Peter Jones writes (quoting SP):

> > > > This does not necessarily mean that the consciousness is caused by or
> > > > supervenes on the pattern of dots, any more that the number 3 is caused 
> > > > by or supervenes
> > > > on a collection of 3 objects. If anything, it could be the other way 
> > > > around: the GoL pattern
> > > > supervenes on, or is isomorphic with, the consciousness which resides 
> > > > in Platonia.
> > >
> > >
> > > ????
> >
> > Well, this is the whole problem we have been discussing these past few 
> > weeks. The computer
> > exhibits intelligent behaviour and we conclude that it is probably 
> > conscious. The physical
> > states of the computer are clearly the cause of its behaviour, and the 
> > means whereby we
> > can observe it or interact with it, but is it correct to say that the 
> > physical states are the cause
> > of its *consciousness*?
> If physicalism is correct, only physical states exist,
> so yes.
> > At first glance, the answer is "yes". But what about a computer which
> > goes through exactly the same physical states as part of a recording, as 
> > discussed in my other
> > posts?
> It won't be exactly the same state, since dispositions and
> counterfactuals have
> a physical basis.

A classical computer is perfectly deterministic - it wouldn't be much use as a 
computer if were not. If 
it is provided with the same inputs, it will go through the same sequence of 
physical states. On run 
no. 1 it could be provided with input from a human, or a true random number 
generator, for example 
one based on radioactive decay. On run no. 2 it could be provided with a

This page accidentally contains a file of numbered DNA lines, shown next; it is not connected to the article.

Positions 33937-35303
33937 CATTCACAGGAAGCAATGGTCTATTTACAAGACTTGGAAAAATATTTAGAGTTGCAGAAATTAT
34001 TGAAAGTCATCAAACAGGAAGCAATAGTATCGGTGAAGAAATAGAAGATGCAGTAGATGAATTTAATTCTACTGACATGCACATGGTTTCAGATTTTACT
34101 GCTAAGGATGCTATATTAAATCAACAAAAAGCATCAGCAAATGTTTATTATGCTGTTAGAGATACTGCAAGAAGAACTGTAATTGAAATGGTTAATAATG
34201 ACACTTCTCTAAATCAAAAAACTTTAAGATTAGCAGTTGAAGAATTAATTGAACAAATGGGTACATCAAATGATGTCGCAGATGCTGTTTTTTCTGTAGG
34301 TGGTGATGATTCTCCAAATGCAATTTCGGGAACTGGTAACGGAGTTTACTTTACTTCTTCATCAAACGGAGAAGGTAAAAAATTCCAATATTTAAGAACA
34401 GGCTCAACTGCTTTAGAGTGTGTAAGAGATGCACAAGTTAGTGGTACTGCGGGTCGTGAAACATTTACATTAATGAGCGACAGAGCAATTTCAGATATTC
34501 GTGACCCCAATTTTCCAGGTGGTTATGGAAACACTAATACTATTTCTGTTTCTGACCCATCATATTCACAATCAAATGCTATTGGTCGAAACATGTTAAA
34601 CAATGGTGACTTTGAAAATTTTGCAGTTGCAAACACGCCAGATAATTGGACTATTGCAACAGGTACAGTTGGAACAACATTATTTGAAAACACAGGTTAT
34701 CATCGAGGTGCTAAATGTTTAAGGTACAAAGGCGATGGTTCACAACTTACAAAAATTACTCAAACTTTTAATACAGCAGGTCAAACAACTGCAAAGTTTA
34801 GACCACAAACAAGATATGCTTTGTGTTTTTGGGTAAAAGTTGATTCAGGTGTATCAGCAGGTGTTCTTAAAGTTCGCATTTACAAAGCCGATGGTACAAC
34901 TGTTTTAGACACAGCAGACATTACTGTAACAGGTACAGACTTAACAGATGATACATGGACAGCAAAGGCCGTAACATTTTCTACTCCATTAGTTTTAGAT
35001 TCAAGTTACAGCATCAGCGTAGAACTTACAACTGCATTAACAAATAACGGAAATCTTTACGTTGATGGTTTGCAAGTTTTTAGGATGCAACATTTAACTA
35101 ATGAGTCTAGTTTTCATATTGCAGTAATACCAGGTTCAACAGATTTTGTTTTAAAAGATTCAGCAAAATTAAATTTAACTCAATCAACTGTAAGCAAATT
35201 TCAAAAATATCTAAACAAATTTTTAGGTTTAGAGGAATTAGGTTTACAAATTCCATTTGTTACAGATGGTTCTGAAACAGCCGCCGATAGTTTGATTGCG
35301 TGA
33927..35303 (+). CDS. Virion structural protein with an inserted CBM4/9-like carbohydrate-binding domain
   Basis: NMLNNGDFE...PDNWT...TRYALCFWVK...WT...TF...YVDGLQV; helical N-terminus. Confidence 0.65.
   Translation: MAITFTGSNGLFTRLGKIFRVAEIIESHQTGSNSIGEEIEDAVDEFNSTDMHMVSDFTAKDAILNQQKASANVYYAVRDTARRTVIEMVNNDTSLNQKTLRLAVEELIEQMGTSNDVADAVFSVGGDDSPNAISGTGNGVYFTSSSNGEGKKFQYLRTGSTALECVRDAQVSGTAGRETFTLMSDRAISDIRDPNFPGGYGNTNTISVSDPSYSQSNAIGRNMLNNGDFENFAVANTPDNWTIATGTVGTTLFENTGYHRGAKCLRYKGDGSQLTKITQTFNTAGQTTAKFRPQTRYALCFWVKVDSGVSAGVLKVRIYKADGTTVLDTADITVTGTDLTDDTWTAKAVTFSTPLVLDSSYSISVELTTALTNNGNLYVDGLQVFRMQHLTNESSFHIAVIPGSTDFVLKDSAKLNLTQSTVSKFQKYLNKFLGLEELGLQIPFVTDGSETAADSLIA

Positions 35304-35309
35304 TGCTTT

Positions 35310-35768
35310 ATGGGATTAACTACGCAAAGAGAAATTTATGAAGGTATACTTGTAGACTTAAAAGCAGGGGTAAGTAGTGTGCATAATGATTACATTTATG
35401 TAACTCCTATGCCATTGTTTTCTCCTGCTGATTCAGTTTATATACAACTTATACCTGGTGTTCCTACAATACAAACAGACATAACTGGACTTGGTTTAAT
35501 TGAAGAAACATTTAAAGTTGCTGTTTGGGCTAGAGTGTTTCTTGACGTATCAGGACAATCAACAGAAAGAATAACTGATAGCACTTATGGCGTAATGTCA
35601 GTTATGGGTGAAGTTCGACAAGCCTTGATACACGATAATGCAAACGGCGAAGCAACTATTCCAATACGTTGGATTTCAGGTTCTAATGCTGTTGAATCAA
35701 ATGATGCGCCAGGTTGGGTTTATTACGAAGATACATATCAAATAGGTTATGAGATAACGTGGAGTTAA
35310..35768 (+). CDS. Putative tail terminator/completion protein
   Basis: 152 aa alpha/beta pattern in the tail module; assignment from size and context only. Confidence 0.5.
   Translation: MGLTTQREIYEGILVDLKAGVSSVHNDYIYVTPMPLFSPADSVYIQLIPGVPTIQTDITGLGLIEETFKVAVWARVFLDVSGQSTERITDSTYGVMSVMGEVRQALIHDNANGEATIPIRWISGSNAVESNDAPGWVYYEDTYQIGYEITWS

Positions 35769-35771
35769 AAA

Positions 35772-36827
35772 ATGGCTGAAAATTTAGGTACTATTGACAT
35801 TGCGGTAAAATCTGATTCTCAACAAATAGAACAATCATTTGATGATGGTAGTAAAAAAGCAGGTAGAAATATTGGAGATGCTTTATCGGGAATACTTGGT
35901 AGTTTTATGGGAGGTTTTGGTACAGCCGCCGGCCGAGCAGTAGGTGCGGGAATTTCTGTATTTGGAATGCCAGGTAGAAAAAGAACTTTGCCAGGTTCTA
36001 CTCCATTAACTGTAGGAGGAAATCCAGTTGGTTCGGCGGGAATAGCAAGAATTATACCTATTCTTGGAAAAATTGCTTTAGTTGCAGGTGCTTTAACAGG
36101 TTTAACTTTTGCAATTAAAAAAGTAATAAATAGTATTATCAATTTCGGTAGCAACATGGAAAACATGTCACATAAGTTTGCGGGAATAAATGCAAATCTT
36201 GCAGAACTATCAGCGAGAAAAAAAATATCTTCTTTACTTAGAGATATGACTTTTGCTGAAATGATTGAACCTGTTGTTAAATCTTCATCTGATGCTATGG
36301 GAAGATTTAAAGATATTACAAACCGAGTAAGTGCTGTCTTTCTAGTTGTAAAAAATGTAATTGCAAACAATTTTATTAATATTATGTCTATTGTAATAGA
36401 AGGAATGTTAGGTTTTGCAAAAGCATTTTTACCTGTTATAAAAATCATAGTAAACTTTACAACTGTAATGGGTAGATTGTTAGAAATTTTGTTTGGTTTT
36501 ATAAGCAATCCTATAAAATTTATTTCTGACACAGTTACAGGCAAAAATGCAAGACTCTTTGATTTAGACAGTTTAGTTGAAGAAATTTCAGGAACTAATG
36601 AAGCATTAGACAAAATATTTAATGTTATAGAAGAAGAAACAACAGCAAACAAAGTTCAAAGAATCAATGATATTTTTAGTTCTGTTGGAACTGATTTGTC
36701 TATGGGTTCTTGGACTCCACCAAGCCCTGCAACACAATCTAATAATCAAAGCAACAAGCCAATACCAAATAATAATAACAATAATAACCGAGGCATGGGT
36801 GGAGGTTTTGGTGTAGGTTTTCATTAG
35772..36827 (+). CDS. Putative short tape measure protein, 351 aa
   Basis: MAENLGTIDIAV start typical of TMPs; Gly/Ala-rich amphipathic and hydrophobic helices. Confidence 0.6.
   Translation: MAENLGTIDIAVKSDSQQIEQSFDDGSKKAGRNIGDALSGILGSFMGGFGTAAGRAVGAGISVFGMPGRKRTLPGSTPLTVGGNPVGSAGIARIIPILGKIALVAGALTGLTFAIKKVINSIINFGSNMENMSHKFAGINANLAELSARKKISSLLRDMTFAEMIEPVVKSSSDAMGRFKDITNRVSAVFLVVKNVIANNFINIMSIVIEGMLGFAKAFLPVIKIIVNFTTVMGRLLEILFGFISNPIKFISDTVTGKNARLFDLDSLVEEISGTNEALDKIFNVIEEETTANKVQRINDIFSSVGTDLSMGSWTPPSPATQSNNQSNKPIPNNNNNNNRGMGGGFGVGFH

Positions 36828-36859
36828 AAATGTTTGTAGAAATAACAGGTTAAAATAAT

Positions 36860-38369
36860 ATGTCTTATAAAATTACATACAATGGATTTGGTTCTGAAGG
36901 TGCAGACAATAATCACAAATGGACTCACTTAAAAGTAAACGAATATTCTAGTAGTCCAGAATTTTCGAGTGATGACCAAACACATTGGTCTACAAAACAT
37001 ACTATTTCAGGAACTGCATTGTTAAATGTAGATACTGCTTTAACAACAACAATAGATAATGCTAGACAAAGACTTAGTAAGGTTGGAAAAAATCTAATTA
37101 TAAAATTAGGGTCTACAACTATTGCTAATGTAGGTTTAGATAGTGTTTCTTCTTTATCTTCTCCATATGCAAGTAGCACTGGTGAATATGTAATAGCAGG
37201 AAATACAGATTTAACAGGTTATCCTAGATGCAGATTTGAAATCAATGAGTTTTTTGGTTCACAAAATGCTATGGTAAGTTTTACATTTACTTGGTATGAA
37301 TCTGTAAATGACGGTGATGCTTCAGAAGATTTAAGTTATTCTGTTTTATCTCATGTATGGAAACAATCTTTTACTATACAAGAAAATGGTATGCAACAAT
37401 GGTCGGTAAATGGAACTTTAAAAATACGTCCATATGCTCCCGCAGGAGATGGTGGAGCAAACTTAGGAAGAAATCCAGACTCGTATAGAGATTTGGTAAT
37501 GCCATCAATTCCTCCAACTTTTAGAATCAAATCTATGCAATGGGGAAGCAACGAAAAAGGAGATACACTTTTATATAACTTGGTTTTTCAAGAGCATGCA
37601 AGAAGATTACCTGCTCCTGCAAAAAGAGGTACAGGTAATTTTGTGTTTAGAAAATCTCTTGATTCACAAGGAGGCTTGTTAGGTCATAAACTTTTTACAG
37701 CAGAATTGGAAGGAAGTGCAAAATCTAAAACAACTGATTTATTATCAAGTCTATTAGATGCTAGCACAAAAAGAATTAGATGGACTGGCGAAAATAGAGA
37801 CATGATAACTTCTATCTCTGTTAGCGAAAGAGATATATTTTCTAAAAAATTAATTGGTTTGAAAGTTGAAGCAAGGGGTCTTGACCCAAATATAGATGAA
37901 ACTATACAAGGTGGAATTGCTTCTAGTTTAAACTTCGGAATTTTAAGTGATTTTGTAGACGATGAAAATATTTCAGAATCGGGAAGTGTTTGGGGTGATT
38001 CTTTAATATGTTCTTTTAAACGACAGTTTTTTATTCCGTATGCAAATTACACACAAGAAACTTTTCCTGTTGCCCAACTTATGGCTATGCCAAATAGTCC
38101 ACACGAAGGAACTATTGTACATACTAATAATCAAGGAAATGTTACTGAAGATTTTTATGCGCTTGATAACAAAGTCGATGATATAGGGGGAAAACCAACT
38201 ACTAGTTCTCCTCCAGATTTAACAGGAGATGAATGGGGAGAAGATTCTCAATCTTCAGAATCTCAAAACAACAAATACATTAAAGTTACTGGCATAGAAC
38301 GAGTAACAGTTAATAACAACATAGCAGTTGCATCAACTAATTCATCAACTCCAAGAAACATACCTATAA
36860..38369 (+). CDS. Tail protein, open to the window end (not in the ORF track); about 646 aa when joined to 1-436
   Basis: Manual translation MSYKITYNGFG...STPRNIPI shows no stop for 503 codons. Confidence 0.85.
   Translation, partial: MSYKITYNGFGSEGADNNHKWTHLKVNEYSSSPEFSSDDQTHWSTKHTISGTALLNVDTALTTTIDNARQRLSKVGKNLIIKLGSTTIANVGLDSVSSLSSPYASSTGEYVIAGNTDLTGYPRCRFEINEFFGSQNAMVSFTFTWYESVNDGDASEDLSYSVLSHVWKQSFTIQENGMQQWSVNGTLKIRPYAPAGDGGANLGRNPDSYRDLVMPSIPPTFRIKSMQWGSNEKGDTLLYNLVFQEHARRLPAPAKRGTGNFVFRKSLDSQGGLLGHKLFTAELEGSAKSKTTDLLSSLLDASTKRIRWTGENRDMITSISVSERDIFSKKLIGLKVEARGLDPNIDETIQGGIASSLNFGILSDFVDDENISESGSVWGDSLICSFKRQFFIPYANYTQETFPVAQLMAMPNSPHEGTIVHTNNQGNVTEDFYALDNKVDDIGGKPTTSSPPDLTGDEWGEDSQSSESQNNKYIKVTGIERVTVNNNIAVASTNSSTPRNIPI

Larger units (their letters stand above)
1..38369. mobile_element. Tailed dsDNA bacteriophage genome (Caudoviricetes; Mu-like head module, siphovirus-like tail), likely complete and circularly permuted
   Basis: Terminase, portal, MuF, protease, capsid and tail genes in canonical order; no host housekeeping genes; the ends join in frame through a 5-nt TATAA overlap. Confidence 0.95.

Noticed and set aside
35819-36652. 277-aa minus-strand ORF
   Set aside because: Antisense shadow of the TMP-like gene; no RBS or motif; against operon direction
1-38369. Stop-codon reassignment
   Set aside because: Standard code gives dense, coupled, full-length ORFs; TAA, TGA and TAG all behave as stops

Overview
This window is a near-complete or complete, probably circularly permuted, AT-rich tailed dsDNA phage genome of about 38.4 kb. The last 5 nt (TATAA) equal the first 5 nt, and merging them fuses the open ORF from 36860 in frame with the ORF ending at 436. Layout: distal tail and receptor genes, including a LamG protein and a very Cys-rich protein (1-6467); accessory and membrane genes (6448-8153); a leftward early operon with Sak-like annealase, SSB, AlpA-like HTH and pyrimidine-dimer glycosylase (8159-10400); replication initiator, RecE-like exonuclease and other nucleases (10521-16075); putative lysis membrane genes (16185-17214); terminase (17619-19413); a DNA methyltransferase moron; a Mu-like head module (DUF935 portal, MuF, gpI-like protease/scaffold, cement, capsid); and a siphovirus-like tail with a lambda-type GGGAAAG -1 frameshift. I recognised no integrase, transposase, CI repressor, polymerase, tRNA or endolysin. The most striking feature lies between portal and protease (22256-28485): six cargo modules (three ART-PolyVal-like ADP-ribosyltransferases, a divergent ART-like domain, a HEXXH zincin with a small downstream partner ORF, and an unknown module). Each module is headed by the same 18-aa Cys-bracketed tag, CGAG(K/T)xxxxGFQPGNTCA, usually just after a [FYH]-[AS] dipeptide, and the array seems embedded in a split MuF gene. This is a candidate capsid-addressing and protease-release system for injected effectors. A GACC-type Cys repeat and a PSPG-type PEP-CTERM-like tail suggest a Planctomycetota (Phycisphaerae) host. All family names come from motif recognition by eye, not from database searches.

recording of the input from 
run no. 1, so that we know exactly what the computer's responses will be, as 
surely as we know what 
the behaviour of a tape recording or a clockwork mechanism will be.
> >If you say this is not conscious, you have a problem, because identical 
> >electrical activity
> > in the computer's circuitry would then on one occasion cause consciousness 
> > and on another
> > occasion not.
> It all depends on what you mean by "activity". The total physical
> state will be different.

No, it will be exactly the same. The same keystrokes or voice commands are 
entered the second time 
around from a recording. 
> >  If you say it is conscious, then you have to allow that a recording or an 
> > inputless
> > machine can be conscious, something many computationalists are loathe to do.
> That depends whether they  are consciousness-computationalists
> or cognition-computationalists.

It's consciousness which is the more problematic. Many cognitive scientists 
have traditionally eschewed 
consciousness as unreal, unimportant or too difficult to study.

Stathis Papaioannou
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